Successful military campaigns are often the product of formations that “fight like men possessed…with an ideal of freedom,” as many observed of the loyalist Greeks in battle against the Persians.[xxxix] Perpetual war gave the Greeks clarity regarding the fragility of their prosperity. Perhaps in the 21st century, when wars of holocaust concede to political wars with limited objectives, it may prove more challenging to convince formations to fight as the Greeks did. Such ambiguity reinforces the importance of a trained, educated, and dedicated fighting force that stands ready to defend U.S. national interests in any capacity. Furthermore, as witnessed in Korea and in the wake of most controversial or protracted wars throughout history, waging war outside the terms of “holocaust” will be a tough sell to the American people. Consequently, conditions similar to those surrounding the Korean War are likely to emerge as policymakers struggle to pursue foreign policy objectives that require the use of military force without raising the ire of the public.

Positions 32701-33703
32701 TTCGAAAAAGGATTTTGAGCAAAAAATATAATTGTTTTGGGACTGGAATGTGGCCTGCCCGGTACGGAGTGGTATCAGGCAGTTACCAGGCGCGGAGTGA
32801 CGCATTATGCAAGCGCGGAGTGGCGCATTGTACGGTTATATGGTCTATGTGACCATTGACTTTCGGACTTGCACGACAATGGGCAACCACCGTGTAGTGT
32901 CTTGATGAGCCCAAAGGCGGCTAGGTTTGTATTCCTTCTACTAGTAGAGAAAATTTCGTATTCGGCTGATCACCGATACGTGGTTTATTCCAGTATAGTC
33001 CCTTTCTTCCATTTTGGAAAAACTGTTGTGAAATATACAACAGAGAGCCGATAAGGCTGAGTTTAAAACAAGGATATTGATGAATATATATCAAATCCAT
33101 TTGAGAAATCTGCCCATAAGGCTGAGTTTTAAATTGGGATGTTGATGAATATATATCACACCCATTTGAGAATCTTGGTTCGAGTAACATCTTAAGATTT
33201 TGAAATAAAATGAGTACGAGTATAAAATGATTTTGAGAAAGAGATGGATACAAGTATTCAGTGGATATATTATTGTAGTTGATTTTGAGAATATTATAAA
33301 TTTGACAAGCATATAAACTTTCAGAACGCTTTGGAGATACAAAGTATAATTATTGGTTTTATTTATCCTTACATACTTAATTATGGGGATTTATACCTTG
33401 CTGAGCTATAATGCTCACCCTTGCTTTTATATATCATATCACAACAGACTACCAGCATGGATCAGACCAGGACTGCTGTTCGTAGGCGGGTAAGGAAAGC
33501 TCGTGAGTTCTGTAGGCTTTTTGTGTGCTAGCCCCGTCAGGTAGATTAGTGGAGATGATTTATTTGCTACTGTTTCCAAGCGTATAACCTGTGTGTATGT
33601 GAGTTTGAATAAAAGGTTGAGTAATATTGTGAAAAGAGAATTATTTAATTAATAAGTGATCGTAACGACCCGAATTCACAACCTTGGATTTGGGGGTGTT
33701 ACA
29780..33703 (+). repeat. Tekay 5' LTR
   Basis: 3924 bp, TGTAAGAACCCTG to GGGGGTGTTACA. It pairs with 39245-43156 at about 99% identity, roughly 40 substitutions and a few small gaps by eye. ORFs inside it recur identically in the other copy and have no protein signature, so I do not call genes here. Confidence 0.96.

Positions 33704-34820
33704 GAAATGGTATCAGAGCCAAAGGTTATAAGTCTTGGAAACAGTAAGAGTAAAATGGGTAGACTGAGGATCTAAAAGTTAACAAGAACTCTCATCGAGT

A primary takeaway from Fehrenbach’s work is thus: nations cannot muster convicted warfighting formations of high morale and discipline after the onset of war. Secretary of Defense Louis Johnson’s deep cuts into the “morale and effectiveness” of the infantry made U.S. ground forces flaccid in the face of an organized, determined, and numerically superior North Korean enemy.[xl] Resilient fighting organizations must be hardened between wars, in times when war seems most distant or least likely. After the first shot is fired, it is too late to prepare, and the force must adapt under fire as they did in Korea and Vietnam.